Launching new Global Positioning System navigation satellites at a rate not seen in 21 years, this year’s fourth such deployment is coming up at midday Wednesday by an Atlas 5 rocket from Cape Canaveral.
The United Launch Alliance booster is scheduled for liftoff at 1:21 p.m. EDT at the opening of an 18-minute window.
The $245 million GPS 2F-8 satellite will join the orbiting navigation network as the 31st functioning spacecraft – including four launched in 2014 – and 8 backups.
It has not been since 1993 that the Air Force launched four or more GPS birds in a single calendar year.
Now, booster availability coupled with the need to replenish the orbital fleet has allowed so many GPS satellites to come to the launch pad this year.
The lifting has been accomplished by a pair of Delta 4 rockets, launching from Cape Canaveral on Feb. 20 and May 16 plus an Atlas 5 rocket flown Aug. 1, respectively.
“It’s been a very, very busy year, but it’s been an energizing year in the sense (that) it’s exciting to see results nearly real-time. We launch up a satellite and once it’s put into the constellation we start seeing improvement in that accuracy. That’s just an exciting feeling,” said Col. Bill Cooley, director of the Air Force’s Global Positioning System Directorate.
The Launch Readiness Review will be held Monday and the rocket rolls to the pad on Tuesday. The countdown starts at 6:21 a.m. Wednesday.
It will take three hours and 24 minutes from launch until spacecraft separation, delivering the satellite into an orbit 11,000 nautical miles high and tilted 55 degrees to the equator.
This will be the 50th Atlas 5 launch and the 89th overall for United Launch Alliance, a partnership between Boeing, builder of the Delta family or rockets, and Lockheed Martin, developer of the Atlas.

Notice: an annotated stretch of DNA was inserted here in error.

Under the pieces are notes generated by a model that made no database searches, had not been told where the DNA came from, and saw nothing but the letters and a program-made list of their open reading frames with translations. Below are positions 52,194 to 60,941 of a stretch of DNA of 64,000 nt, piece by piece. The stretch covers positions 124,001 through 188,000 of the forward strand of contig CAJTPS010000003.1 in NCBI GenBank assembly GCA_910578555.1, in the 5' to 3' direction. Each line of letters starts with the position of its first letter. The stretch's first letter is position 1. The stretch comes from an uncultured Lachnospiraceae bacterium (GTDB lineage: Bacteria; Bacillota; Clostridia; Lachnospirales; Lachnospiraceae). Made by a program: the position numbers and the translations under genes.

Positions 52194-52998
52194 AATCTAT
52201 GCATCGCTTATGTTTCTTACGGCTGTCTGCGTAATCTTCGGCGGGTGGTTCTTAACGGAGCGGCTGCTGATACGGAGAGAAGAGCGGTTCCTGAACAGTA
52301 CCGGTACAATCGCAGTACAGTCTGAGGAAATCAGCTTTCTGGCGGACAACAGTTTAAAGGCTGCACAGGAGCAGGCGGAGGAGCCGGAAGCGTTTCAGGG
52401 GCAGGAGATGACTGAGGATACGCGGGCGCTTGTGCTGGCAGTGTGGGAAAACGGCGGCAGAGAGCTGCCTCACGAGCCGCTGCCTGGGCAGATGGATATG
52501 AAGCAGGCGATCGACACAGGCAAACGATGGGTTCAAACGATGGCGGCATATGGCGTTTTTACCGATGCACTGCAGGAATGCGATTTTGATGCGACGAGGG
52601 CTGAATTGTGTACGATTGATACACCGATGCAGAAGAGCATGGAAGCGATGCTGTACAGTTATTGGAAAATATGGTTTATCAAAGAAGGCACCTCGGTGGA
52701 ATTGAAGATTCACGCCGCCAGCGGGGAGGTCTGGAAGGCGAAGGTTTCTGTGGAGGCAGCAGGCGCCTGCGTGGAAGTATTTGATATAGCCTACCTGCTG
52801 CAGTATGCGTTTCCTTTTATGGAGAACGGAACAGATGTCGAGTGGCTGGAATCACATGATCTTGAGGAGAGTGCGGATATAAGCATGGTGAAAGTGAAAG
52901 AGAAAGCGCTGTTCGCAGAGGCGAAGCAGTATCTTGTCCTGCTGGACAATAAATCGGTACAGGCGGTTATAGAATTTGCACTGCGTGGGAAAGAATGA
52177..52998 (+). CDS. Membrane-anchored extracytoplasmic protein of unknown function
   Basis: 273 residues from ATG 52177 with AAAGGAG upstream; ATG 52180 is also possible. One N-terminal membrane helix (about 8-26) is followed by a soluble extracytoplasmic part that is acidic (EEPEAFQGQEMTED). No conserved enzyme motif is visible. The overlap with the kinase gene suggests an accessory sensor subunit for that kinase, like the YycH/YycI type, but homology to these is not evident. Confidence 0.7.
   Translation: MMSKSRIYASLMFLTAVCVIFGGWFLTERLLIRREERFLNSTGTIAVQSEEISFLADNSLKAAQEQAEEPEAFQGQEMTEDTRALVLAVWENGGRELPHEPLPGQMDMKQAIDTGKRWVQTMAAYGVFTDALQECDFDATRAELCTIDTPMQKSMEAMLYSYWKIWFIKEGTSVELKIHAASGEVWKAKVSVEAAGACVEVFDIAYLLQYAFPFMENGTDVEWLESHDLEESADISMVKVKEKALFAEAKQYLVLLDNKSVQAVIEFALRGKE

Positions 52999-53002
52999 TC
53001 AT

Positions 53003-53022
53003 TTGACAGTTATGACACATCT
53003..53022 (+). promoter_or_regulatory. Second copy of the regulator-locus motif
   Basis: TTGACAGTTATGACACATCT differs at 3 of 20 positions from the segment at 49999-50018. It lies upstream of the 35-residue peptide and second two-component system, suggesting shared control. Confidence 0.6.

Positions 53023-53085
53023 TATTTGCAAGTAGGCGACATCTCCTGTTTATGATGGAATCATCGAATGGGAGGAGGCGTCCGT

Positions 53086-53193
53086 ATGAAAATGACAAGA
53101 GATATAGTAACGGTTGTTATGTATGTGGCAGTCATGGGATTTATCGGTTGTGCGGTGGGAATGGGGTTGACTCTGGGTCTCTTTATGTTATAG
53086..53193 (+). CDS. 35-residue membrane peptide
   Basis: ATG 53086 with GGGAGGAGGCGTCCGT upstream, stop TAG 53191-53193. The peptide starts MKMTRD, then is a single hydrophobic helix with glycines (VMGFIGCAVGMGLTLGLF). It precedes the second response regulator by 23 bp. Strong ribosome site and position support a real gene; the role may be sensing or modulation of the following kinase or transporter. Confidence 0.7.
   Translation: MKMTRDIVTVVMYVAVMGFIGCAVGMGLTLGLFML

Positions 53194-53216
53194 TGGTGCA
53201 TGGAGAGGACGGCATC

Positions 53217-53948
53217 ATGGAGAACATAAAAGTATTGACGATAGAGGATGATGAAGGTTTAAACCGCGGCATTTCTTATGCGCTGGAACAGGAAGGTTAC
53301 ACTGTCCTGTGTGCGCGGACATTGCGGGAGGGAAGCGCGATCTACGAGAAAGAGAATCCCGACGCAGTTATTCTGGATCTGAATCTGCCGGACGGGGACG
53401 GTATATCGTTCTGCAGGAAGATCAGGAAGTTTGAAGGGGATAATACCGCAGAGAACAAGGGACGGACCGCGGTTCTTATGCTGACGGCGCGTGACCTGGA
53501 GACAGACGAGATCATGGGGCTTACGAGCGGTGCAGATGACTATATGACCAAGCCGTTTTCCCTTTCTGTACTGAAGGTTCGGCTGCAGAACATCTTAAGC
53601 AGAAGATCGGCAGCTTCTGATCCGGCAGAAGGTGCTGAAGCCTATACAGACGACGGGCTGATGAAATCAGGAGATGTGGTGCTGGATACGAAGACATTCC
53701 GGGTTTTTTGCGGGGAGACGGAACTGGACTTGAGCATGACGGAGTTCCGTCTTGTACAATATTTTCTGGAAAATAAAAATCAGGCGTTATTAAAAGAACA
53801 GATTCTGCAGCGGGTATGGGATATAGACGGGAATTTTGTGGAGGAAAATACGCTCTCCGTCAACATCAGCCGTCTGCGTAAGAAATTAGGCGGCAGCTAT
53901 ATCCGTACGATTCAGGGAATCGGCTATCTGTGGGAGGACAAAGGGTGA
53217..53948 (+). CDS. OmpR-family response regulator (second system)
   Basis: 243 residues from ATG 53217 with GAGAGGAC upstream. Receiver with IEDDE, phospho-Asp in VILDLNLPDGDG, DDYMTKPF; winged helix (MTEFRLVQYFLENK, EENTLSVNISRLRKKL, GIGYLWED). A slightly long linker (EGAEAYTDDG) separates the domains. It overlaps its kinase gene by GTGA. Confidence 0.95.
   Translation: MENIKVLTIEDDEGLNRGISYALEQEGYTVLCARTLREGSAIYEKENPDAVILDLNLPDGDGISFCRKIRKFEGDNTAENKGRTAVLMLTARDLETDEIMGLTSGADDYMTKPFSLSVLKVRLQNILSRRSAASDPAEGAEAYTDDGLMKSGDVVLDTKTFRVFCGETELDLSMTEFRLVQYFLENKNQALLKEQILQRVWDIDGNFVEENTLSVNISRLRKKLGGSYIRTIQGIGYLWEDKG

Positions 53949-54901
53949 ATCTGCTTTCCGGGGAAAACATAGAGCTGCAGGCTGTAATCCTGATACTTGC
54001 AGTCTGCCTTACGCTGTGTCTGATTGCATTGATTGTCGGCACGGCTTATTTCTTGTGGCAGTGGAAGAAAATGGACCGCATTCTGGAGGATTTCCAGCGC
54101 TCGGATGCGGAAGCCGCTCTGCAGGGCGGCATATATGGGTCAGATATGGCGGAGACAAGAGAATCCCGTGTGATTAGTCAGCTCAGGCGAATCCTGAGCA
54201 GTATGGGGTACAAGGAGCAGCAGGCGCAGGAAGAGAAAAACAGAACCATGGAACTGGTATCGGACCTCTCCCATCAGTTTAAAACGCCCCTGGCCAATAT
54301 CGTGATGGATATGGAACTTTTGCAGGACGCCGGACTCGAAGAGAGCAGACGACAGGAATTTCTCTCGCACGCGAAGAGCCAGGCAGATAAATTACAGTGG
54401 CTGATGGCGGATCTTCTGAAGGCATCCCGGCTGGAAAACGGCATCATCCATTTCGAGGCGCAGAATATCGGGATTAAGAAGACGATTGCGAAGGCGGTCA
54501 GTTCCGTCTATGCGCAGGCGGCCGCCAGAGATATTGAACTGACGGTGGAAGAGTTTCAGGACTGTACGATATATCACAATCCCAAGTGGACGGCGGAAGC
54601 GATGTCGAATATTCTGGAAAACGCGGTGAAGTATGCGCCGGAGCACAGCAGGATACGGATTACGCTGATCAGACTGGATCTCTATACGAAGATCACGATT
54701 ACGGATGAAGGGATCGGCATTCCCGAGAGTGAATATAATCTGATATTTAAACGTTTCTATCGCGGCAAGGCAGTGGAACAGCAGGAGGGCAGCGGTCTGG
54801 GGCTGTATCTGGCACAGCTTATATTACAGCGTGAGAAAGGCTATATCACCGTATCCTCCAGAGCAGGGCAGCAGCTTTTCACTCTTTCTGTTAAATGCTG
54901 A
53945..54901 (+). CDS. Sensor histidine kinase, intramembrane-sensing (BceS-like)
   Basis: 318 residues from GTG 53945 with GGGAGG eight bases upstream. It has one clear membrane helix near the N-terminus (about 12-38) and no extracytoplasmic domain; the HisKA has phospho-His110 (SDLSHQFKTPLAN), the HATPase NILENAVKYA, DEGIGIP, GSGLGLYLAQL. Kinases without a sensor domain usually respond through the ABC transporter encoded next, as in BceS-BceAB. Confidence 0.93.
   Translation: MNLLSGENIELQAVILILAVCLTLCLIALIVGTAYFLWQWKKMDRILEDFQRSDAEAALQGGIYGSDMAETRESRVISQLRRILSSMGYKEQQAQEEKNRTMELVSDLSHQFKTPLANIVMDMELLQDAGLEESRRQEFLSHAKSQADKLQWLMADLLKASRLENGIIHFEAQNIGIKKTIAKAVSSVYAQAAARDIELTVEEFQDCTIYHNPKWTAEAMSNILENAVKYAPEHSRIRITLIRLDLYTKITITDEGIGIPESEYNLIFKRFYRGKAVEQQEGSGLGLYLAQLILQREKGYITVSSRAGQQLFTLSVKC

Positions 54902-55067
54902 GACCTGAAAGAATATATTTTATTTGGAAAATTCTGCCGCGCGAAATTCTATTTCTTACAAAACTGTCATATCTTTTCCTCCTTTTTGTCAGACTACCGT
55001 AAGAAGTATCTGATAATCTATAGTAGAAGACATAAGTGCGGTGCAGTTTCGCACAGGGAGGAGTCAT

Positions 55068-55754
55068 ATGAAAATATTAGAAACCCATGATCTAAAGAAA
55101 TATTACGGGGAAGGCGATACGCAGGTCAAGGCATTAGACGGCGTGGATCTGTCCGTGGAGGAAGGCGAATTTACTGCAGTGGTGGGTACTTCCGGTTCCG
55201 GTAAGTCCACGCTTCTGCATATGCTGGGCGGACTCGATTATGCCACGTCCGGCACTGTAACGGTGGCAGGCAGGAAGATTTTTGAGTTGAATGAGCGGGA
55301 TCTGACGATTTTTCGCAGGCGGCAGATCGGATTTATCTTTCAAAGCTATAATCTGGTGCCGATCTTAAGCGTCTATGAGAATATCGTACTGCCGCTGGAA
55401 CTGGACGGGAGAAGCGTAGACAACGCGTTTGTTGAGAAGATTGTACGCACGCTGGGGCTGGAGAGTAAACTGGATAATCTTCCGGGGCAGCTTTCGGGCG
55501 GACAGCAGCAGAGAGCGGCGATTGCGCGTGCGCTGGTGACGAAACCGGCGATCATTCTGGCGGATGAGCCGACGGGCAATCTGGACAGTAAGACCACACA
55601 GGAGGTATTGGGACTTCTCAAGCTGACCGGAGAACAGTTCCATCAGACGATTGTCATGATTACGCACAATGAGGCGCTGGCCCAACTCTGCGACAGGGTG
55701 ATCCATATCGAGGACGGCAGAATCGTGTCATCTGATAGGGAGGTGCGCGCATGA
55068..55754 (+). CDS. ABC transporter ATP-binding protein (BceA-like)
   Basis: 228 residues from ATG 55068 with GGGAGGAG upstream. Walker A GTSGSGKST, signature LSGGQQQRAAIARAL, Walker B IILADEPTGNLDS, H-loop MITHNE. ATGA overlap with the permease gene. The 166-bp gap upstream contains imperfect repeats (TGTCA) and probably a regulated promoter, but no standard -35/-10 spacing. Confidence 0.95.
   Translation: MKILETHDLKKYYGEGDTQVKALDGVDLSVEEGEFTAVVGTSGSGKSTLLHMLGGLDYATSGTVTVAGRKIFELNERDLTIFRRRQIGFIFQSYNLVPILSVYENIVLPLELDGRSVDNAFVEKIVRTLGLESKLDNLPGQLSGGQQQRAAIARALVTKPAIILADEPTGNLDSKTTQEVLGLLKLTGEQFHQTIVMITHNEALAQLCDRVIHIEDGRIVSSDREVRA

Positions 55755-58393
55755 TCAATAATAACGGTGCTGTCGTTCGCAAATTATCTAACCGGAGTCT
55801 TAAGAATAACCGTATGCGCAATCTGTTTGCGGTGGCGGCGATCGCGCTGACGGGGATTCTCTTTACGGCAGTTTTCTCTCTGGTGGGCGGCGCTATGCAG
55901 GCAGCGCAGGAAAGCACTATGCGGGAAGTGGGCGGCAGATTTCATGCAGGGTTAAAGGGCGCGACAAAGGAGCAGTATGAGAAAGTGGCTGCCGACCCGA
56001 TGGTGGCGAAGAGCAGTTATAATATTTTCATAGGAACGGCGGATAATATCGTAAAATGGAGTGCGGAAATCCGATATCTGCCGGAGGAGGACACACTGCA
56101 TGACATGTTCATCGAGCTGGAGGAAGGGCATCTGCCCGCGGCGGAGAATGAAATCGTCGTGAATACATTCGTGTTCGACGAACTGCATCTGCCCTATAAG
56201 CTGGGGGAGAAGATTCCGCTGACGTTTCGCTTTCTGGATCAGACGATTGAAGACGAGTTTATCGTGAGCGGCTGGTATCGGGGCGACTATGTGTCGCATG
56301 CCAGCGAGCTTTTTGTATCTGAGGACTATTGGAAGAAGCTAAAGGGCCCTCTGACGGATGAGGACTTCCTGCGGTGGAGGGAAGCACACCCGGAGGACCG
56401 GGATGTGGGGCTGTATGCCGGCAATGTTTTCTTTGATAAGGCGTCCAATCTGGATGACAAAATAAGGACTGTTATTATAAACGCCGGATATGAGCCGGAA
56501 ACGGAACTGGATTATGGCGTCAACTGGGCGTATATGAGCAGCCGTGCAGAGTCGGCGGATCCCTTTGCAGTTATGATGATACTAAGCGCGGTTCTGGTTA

“50 is amazing and we’re very proud to have reached this milestone,” said Ron Fortson, United Launch Alliance’s director of mission management. “But what really matters is the next one. That’s what it is all about — one launch at a time.”
Majestically clearing the towers at Complex 41, the Atlas-Centaur rocket will begin pitch, yaw and roll maneuvers to obtain the proper northeastward heading while minimizing aerodynamic stresses on the 189-foot-long rocket.
Atlas will push through Mach 1 in 78 seconds and the region of maximum air pressure at 91 seconds, as the RD-180 main engine consumes kerosene fuel and supercold liquid oxygen.
Approaching booster engine cutoff four minutes into flight, the vehicle is burning propellants at a rate of 1,600 pounds per second, weighing only a quarter of what it did at liftoff before the first stage separates and the Centaur lights.
It is a lengthy first firing of Centaur that parallels the eastern seaboard and flies above the North Atlantic, putting the vehicle into a preliminary orbit of 11,000 by 90 nautical miles.
There, the rocket coasts for three hours – crossing Europe, the Middle East and Indian Ocean – before restarting the RL10 main engine for 90 seconds south of Australia to circularize the orbit and enter the GPS constellation.
GPS 2F-8 will take Plane E, Slot 1 of the network in a shuffling plan that ultimately enhances the network. It should be checked out and operational in mid-December.
The satellite currently in that spot – GPS 2R-4, launched aboard Delta 278 in May 2000 – will be moved into a backup role.
This is the eighth of 12 Boeing-built Block 2F spacecraft being manufactured to form the backbone of the GPS fleet for the next 15 years. The full dozen satellites are due to be launched by January 2016.
Three more Block 2Fs are due to launch next year – in March aboard a Delta 4 and in June and September aboard Atlas 5s.